That’s a great way of putting it. I think Kerry is bucking for that job, too, but Gore is more noticeable, because his positions are more emphatic.

  3. Cricket Says:

    I too thought the film was powerful and convincing, and have faith that that tipping point mentioned to David Corn is indeed at hand.
    But I’m glad Gore’s doing what he’s doing *outside* of the White House. While I’d give my eye teeth to be living in a just alternative universe, with Gore in his second term as prez, I’m not sure he’d be doing the whiz-bang job he’s doing now to warn us about global warming.
    First, he’d be beholden to those funding his campaign, which could well include automakers and other entrench interests (is that why, as vice prez, he did nothing to have CAFE standards raised?). Second, he’d be subject to political pressures from all directions, including aforementioned automakers and others.
    Let’s just pretend he’s wrapped up those two terms he should have been at the helm, and consider what he’s doing now as the same kind of post-White House legacy building in which Clinton is currently engaged, at such great benefit to humanity. Look what Clinton has done since he left office to fight AIDS, and compare it to what he did in office. Gore could be breaking similarly extraordinary ground in fighting global warming.

  4. Thomas Nephew Says:

    Maybe you’re right about what he would have done as president. But even if he hasn’t been utterly radicalized, I think he’s learned from and been changed by his years in the wilderness since 2000.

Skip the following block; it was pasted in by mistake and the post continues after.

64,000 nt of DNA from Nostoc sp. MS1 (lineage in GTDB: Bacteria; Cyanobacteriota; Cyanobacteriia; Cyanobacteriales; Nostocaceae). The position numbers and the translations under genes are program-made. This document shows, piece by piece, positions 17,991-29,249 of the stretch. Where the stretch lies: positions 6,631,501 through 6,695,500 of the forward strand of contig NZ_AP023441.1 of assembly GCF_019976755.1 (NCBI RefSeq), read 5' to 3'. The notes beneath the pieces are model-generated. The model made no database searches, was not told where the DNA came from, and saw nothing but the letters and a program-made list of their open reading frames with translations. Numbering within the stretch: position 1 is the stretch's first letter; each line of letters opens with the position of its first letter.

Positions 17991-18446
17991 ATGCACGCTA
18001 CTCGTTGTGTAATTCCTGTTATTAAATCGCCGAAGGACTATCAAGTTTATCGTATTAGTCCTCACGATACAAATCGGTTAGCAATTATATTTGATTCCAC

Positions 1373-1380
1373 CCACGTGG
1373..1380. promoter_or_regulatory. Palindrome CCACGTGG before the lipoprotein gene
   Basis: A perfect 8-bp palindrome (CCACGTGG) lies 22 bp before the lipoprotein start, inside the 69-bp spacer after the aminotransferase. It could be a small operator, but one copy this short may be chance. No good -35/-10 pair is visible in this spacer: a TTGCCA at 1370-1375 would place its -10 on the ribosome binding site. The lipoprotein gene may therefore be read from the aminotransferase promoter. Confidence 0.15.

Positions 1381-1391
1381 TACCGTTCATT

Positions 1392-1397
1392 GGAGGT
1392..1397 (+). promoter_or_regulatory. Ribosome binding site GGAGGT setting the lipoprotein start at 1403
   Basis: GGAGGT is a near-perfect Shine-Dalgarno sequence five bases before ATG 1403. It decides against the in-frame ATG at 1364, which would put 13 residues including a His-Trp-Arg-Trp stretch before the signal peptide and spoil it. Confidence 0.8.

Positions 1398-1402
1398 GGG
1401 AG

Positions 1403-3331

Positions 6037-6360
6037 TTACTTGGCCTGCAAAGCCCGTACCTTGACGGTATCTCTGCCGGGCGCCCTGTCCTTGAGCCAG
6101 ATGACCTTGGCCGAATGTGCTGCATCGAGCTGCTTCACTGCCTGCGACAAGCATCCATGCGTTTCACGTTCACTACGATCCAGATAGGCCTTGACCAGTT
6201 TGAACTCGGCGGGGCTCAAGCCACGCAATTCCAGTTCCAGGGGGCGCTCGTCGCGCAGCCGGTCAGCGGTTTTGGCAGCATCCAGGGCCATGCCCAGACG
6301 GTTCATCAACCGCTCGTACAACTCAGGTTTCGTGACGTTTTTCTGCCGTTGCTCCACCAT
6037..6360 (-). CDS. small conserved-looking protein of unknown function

You probably have a point about CAFE — I don’t know what role Gore played in CAFE policy in the Clinton years. But CAFE is not the only or even necessarily the best way to address pollution; as I recall, Gore supported a carbon tax and emissions trading, which seem to me to be two important and even more effective ways to go in curbing CO2 and other pollution. (I think CAFE is a compromise solution that gets gamed by automakers: build a few great gas mileage cars so they can keep their SUV lines open — and turn emissions policy into a fight about CAFE rather than more fundamental policy changes. I’m for tougher CAFE standards, but I don’t think they’re a litmus test.)
    Basically, I think some of the US measures to combat global warming will have to be national political decisions, and those will take presidents, congressmembers, governors, etc. to implement, more so than even AIDS policy. So far, Gore looks like one of the few national figures to address this issue. But if others address this issue as strongly as Gore is doing, I’ll give them a listen.

  5. eRobin Says:

    Gore supported a carbon tax and emissions trading, which seem to me to be two important and even more effective ways to go in curbing CO2 and other pollution.
    I heard a report on some NPR show that explained how carbon emissions trading is failing in Europe because corporations lied about their minimum emissions. It screwed up the whole system which is now in jeopardy. Foxes, meet henhouse.
    (I think CAFE is a compromise solution that gets gamed by automakers: build a few great gas mileage cars so they can keep their SUV lines open — and turn emissions policy into a fight about CAFE rather than more fundamental policy changes. I’m for tougher CAFE standards, but I don’t think they’re a litmus test.)
    At least it puts the power back in the hands of consumers a little bit because they can choose the more efficient cars.
    Are you looking forward to Who Killed the Electric Car? I am, but I know it’s going to be depressing as hell.